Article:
The Killing of a Sacred Deer

the-killing-of-a-sacred-deer-ksd_02198_rgb-3000

Another piece of eerie weirdness from director Yorgos Lanthimos, this film also managed to divide audiences, but for us it was a fascinating tale, expertly told and one that kept us hooked to the final, heart-stopping scene. A unique cinematic experience.

Paddington 2

paddington2

Yes, really! The sequel to the equally accomplished Paddington was an object lesson in how to effortlessly please every single member of an audience. Charming, funny and – at one key point – heartbreaking, this also featured a scene-stealing turn from Hugh Grant.

The Florida Project

the-florida-project

Think ‘Ken Loach does Disney’ and you’re halfway there. Sean Baker’s delightful film might just have been our favourite of 2017, a moving story about the tragic underbelly of life in contemporary America. Brooklyn Prince’s performance as six-year-old Moonee announced the arrival of a precocious new talent.

Philip Caveney & Susan Singfield

Blade Runner 2049

 

 

05/10/17

The original Blade Runner (1982) is widely regarded as a classic of the sci fi genre. People forget that on its release, it didn’t receive much acclaim. The critics were distinctly sniffy about it and, for that matter, it didn’t exactly pack out the multiplexes. But, over the intervening years, its stature has grown, especially as original director Ridley Scott couldn’t seem to stop tinkering with it. This must surely be the only film where the Director’s Cut is actually shorter than the theatrical release?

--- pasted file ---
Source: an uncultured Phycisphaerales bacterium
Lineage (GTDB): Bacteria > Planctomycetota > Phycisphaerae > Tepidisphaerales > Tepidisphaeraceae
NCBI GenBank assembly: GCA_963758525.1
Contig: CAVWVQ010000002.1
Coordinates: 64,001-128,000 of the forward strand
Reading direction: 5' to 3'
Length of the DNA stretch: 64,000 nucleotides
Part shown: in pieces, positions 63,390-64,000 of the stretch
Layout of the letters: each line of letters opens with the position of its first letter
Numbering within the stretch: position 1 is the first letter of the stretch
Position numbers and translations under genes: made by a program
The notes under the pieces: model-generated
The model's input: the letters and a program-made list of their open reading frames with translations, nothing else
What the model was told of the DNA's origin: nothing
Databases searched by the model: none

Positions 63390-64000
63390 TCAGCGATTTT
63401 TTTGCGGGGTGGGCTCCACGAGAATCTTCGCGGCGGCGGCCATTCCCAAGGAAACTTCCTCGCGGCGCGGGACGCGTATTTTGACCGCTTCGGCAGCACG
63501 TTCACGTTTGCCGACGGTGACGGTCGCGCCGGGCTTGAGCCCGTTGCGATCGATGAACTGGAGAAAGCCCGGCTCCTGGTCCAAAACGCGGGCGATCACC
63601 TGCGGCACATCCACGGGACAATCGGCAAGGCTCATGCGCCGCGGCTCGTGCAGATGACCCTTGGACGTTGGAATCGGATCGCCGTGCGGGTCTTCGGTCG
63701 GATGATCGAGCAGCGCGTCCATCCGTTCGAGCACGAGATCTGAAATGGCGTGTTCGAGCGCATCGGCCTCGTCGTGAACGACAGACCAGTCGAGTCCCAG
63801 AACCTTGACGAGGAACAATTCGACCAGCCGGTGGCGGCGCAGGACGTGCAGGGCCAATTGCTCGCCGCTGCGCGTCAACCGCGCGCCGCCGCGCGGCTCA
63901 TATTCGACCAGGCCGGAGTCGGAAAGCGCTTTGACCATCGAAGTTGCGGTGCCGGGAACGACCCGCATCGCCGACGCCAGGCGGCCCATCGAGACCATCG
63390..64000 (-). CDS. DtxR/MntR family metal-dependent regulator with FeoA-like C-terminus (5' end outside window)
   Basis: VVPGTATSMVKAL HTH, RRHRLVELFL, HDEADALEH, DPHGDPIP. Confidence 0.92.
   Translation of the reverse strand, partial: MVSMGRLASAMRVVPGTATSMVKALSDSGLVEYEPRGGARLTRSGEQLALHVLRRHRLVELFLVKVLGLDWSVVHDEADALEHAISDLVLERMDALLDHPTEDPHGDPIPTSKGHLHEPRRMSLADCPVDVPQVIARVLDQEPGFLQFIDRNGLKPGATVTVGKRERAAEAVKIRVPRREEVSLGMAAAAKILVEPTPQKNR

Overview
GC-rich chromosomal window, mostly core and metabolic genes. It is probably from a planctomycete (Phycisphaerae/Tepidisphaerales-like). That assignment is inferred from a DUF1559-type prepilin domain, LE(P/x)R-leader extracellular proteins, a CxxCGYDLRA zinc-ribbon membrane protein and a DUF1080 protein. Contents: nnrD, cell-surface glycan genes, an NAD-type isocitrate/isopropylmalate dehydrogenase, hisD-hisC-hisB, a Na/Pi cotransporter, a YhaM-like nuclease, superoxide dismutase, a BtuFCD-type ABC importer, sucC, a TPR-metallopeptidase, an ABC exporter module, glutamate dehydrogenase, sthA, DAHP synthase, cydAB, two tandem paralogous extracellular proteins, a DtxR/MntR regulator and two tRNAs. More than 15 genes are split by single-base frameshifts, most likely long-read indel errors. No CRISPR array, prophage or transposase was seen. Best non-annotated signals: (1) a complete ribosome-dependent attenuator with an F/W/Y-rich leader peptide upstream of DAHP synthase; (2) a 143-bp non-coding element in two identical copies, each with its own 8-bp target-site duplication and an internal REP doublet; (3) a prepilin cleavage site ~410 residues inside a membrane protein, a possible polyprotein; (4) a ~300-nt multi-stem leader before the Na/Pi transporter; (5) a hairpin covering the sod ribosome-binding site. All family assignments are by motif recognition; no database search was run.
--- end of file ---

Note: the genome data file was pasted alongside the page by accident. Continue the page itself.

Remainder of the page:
When the news broke that there would be a sequel – and furthermore, that Scott would only be producing, rather than directing, expectations plummeted. But the appointment of Denis Villeneauve to the director’s seat definitely helped to bolster confidence; (his Arrival was one of the most acclaimed films of last year) and besides, Scott’s recent return to another of his franchises, with Alien Covenant, hadn’t exactly been the massive success everybody had predicted. Maybe it was the right thing to go forward with a new hand on the helm. Then the advance reviews for Blade Runner 2049 broke and it was, apparently, a masterpiece, a jaw-dropping work of staggering genius. The truth of course, is that it isn’t quite that, but it is an assured and credible sequel to the original film, which is pretty much all we could have hoped for.